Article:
I have always been critical of Smith’s draft style. I was banging my head against the wall throughout the entire 2017 NFL Draft. In the first round, it was for a good reason - I had never seen him make a move like trading up to get a star player in Deshaun Watson. For the rest of the draft, I thought he made decisions that were not based on HOuston’s needs. For a team that seemed to be about two or three players away from making a run, I thought he neglected to address those issues. But that’s for another draft conversation.

The 2013 Houston Texans class should now be in their fifth season in the NFL. With their rookie contracts completed, these players should have been the centerpiece of much of the depth chart the last two years. Even though this draft for teams across the NFL was considered a major flop, this one in particular was miserable for the Texans. Many of these players...well, I will let you read and see what they turned out to be.

Round 1, Pick 27 (27 overall): WR DeAndre Hopkins, Clemson

Raw natural skill to make plays. What I loved about Hopkins coming out of the draft was how many TDs he caught at Clemson. It was unmistakeable from the beginning that he had great hands and a knack for getting open. In his final year at Clemson, Nuk racked up 18 touchdowns in a spectacular season. Thankfully he was overlooked by 26 other teams; I honestly do not know how he fell to the 27th pick. In a draft that is routinely cited as one of the worst in recent memory, Hopkins is a bright spot for the entire draft class. He was recently selected to his second Pro Bowl and has set a franchise record of twelve (and counting) receiving TDs in one season.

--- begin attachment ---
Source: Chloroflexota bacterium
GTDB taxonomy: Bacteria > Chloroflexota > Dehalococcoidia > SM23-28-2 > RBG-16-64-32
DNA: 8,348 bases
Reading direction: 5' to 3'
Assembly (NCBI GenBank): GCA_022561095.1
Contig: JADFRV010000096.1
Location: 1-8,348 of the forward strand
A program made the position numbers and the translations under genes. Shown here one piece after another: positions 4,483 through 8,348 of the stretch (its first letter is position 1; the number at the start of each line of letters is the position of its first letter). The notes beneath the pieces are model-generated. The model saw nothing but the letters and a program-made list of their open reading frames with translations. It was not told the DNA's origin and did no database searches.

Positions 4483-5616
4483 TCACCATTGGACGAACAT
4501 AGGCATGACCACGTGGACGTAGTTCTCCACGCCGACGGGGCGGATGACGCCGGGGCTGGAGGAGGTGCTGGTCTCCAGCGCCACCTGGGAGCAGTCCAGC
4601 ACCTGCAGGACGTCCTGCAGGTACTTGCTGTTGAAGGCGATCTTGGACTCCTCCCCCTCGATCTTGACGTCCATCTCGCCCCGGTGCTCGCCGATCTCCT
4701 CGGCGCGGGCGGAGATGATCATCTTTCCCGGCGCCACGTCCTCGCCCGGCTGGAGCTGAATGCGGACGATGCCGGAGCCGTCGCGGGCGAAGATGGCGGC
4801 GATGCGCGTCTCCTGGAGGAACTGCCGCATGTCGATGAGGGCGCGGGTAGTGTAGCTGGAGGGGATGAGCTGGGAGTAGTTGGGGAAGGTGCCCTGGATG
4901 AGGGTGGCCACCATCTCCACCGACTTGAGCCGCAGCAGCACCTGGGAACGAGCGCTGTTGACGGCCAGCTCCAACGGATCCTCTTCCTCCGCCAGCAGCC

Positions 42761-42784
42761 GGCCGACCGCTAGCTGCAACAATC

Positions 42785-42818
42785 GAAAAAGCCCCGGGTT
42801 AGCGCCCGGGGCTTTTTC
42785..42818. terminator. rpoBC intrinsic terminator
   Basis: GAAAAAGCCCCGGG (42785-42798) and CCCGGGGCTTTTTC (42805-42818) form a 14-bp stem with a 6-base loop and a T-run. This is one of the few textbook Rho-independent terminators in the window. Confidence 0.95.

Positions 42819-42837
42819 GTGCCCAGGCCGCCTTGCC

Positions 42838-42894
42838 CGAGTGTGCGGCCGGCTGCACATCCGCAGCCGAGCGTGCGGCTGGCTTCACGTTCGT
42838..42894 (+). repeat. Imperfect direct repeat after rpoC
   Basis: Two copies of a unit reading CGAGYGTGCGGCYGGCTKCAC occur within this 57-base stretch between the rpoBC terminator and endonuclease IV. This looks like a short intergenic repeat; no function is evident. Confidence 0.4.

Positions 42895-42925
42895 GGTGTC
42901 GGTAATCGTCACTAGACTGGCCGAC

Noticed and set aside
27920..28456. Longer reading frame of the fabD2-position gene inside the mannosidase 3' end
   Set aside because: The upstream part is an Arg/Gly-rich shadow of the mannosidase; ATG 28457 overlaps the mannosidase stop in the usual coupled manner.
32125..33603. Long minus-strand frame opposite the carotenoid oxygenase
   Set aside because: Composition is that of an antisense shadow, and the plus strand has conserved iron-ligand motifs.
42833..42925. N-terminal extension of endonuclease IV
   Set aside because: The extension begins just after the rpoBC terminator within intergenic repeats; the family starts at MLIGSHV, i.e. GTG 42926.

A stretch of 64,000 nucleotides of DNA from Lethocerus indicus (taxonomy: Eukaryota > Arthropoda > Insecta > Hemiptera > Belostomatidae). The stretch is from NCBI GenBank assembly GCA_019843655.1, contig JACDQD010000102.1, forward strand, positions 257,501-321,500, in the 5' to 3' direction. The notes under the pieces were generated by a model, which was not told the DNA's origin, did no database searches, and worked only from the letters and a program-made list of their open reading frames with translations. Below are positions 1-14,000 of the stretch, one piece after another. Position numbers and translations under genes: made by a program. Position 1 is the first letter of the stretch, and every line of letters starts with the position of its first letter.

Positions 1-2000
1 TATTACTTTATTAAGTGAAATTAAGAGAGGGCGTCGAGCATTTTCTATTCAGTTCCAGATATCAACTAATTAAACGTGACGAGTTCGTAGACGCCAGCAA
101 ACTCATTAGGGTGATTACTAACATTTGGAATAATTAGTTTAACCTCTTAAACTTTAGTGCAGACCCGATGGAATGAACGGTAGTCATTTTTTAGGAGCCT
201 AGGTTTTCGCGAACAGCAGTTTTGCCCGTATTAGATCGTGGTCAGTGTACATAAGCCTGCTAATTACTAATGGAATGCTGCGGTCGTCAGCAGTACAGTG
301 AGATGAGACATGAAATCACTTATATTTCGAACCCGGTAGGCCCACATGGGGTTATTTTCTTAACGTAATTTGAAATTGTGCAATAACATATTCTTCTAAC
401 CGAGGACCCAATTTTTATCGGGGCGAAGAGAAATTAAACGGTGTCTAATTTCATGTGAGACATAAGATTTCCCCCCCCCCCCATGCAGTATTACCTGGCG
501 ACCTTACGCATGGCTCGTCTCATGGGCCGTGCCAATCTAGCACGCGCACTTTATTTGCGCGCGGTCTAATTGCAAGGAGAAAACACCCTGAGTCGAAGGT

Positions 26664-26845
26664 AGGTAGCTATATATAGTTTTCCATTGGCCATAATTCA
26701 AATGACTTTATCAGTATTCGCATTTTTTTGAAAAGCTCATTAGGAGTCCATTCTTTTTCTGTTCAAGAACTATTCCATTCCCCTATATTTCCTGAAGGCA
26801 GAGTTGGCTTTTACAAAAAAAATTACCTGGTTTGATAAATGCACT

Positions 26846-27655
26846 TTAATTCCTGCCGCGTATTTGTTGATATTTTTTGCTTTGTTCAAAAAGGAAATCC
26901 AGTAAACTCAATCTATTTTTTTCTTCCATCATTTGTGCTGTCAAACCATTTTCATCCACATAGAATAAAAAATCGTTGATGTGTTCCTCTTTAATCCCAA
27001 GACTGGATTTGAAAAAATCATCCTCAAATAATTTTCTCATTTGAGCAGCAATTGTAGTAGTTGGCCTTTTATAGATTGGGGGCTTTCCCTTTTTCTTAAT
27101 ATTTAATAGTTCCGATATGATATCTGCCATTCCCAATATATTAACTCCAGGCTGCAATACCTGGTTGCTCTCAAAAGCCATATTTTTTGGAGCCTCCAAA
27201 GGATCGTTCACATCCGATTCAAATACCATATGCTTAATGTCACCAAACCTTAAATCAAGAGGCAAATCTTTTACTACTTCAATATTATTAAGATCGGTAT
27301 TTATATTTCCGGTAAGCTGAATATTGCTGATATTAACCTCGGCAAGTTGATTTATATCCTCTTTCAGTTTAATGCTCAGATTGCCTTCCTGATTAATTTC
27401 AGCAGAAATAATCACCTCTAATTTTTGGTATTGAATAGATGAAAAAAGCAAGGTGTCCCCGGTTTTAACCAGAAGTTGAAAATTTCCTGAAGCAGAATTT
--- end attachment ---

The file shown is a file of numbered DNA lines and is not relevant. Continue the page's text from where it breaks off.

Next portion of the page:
Round 2, Pick 25 (57): SS D.J. Swearinger, South Carolina

#twospoons. D.J. Swearinger was my favorite pick of this draft. He was going to bring a toughness and tenacity that the defense had always been lacking. His college highlight tape was one of the most punishing displays of tackling in coverage I ever saw. I thought he would be the vocal leader of the team. Unfortunately, Swearinger did not pan out as a Texan, and it can be mainly attributed to his off-the-field issues. On the field, he struggled with the deep ball and would lose players in coverage. Combine this with his pit bull biting Jadeveon Clowney on the arm, his alleged theft of his own truck off of the lot of a local body shop, and rumors that Swearinger walked out of special teams meetings because he felt that being a second round pick meant he should not have to contribute on special teams, and it was obvious that his time with the Texans would be up. Now, he is the heart and soul of the Washington Redskins’ defense and the second-leading tackler on the team.